July 18, 2005
Walking with the People: Maryam Ibrahim Babangida
There is a Nigerian folksong that begins, “Walk with the people, not for the people,” and, says Maryam Ibrahim Babangida, it neatly sums up her approach to philanthropy.
Madame Babangida, the founder and executive chair of the Better Life Programme in Nigeria, was at the School July 5–15 to attend the Gates Institute's 2005 Strategic Leadership Seminar. She says that she has always had a “passion for assisting the voiceless, the powerless,” and that the secret to succeeding in this desire is to first work with rural villagers from the bottom up, not by implementing projects from the top down.
This natural bent for humble, side-by-side assistance has gotten a good bit of validation this week from the presenters at the Gates Strategic Leadership Seminar.
Maryam Ibrahim Babangida
Even when Madame Babangida’s husband became the president of Nigeria in the 1980s, she went right on working with the poor. “My husband happened to be president. This gave me more opportunities perhaps, opened some more doors for me, but I kept my senses,” she says.
“Development should start with rural and go to urban; this will stop the migration to the cities,” says Madame Babangida. Thus, she says, Western donor organizations that come bustling into a developing country and insist, for instance, that women henceforth give birth inside sterile hospitals, are misinformed. “Start first with a grassroots, rural clinic, and allow development to happen naturally from there. If you start with a grand hospital, it will be too unknown, and the people will run away.”
Likewise, she notes that if a country such as the United States tries to be the world’s policeman and the leader of everything, “there is the chance that you can also be a leader of sin.”
What could the average American learn from the people of Africa? “The average American needs to be more understanding, needs to know that blacks have sense and a knowledge of what they want. We have to partner together. Your technology is tremendous here, but I want you to calm down and start listening and understanding us better. Prejudice will never end as long as we refuse to learn from one another.”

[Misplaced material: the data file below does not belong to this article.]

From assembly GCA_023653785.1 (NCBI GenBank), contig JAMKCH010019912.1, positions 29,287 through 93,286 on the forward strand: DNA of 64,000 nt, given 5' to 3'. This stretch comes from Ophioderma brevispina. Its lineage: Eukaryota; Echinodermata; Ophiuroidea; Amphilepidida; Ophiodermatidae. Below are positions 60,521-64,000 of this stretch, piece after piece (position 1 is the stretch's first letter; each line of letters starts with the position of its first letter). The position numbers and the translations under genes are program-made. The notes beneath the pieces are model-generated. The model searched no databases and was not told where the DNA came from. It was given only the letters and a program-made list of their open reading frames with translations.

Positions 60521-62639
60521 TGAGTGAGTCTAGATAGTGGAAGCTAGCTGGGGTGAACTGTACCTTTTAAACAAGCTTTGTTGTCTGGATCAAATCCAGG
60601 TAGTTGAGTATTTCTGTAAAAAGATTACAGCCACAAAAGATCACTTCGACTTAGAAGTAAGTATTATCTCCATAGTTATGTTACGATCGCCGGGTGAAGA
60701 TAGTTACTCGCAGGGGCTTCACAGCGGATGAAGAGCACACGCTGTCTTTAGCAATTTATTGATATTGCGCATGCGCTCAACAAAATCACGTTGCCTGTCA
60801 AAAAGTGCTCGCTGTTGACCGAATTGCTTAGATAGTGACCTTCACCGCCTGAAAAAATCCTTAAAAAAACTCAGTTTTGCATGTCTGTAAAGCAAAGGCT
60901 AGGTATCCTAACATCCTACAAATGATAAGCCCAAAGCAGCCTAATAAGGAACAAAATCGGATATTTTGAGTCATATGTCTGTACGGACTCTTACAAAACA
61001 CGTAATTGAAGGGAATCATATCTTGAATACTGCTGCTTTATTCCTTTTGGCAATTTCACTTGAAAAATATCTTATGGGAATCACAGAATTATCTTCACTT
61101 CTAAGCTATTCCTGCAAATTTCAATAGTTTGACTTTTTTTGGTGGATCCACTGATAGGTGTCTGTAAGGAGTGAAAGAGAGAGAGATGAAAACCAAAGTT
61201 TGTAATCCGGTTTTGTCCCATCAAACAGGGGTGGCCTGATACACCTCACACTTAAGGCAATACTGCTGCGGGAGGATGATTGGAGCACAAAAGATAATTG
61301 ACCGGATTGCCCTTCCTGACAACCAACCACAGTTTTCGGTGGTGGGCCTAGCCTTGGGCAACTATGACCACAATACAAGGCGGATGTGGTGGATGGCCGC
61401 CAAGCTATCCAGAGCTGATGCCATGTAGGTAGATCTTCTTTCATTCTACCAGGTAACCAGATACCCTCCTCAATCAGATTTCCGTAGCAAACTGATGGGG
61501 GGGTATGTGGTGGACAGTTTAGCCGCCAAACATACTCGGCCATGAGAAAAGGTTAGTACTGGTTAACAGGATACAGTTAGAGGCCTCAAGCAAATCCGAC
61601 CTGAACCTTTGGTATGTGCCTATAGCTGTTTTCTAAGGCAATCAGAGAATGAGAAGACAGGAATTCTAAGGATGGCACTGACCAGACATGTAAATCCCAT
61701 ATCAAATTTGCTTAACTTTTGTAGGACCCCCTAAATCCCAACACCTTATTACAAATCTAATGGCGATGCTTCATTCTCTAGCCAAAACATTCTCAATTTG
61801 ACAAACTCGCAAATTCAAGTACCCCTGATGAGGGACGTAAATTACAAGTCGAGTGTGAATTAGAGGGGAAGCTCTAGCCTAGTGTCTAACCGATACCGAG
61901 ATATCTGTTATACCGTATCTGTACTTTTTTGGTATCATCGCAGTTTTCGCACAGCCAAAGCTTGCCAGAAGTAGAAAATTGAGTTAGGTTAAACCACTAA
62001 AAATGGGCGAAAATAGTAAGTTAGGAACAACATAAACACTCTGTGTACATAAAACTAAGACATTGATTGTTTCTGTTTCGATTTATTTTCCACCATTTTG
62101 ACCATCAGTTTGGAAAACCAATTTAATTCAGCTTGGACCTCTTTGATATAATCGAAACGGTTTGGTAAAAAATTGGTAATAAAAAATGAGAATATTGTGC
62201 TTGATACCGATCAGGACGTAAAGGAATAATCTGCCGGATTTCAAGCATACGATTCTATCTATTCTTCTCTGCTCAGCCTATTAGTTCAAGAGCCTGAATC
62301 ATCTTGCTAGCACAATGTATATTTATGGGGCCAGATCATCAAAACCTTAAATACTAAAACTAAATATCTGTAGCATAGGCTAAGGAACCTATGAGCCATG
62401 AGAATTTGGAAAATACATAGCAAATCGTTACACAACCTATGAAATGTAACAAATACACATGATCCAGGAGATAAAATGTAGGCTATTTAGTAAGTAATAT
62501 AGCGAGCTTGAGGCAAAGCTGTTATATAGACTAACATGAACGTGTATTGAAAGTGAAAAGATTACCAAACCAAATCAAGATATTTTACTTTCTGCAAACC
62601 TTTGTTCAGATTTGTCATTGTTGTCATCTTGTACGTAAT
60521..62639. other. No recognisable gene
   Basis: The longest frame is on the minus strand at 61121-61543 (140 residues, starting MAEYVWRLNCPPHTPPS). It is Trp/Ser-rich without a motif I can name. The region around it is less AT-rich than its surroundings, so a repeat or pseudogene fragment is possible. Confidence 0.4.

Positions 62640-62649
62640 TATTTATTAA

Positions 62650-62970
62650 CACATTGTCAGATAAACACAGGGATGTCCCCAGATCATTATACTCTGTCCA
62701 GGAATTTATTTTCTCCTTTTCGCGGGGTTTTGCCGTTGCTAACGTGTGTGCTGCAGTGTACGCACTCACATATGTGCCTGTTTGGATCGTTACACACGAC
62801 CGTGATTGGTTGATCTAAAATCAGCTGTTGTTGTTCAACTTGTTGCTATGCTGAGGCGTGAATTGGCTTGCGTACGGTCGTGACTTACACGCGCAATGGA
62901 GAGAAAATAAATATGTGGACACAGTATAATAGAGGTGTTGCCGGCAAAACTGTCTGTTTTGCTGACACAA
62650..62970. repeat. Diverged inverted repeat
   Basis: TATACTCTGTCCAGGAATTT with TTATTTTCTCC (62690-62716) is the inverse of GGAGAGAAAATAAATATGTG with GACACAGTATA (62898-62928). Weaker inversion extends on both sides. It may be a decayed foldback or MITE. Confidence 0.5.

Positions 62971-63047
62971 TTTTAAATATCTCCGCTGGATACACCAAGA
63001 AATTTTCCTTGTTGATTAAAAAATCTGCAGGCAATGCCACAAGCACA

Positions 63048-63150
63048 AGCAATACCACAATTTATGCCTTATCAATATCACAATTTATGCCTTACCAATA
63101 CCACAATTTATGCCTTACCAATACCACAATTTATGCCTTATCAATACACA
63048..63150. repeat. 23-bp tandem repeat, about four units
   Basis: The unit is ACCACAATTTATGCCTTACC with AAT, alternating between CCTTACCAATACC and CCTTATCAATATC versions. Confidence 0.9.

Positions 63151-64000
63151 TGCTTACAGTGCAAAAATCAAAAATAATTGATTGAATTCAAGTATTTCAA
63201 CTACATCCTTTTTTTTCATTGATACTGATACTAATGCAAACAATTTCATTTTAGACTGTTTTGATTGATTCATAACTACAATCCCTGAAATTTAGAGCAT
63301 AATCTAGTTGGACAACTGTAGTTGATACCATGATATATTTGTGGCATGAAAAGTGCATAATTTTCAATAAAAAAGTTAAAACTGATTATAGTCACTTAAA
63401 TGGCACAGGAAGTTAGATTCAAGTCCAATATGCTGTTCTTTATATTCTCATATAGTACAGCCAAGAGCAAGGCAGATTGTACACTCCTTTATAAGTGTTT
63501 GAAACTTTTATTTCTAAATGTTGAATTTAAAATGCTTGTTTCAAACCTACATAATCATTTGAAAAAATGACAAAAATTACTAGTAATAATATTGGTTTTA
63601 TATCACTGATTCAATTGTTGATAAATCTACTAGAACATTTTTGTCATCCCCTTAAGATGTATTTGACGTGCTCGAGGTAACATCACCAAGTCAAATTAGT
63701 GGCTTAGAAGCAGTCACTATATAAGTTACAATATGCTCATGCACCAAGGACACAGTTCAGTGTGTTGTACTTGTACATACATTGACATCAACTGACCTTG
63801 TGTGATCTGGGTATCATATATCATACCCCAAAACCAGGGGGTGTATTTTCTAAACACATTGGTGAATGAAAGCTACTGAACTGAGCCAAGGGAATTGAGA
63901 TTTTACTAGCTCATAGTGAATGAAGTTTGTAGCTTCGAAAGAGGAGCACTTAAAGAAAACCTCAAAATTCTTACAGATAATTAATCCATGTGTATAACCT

In this spirit, workers at the Better Life Programme, which Madame Babangida founded in 1987, visit villagers in their homes and work closely with them to set strategy. In this way, she says, the helpers impart a sense of coming to the people, and show their concern is genuine. “If you want to help, go to the people, learn what they need and want, and then develop it with them.”
Her organization teaches adult literacy, awards scholarships to poor children, trains midwives, establishes clinics and schools, dispenses micro credit to women, and much more. “The different cooperatives, such as the farmers, pool their resources and energy. We work together. Rural people can’t afford to stand alone.”
Her biggest obstacles back home? “Finances and attitudes”—of women, of government, of men, of tradition—stand in the way of what she calls The Movement. “There are many traditions that women should not do this but should do that. The struggle is a continual struggle.”
So she has come to Baltimore to share and to learn. “This course is an opening to a sharing of knowledge. An opening to understanding ourselves better, the way we think and do the things we do.” —Rod Graham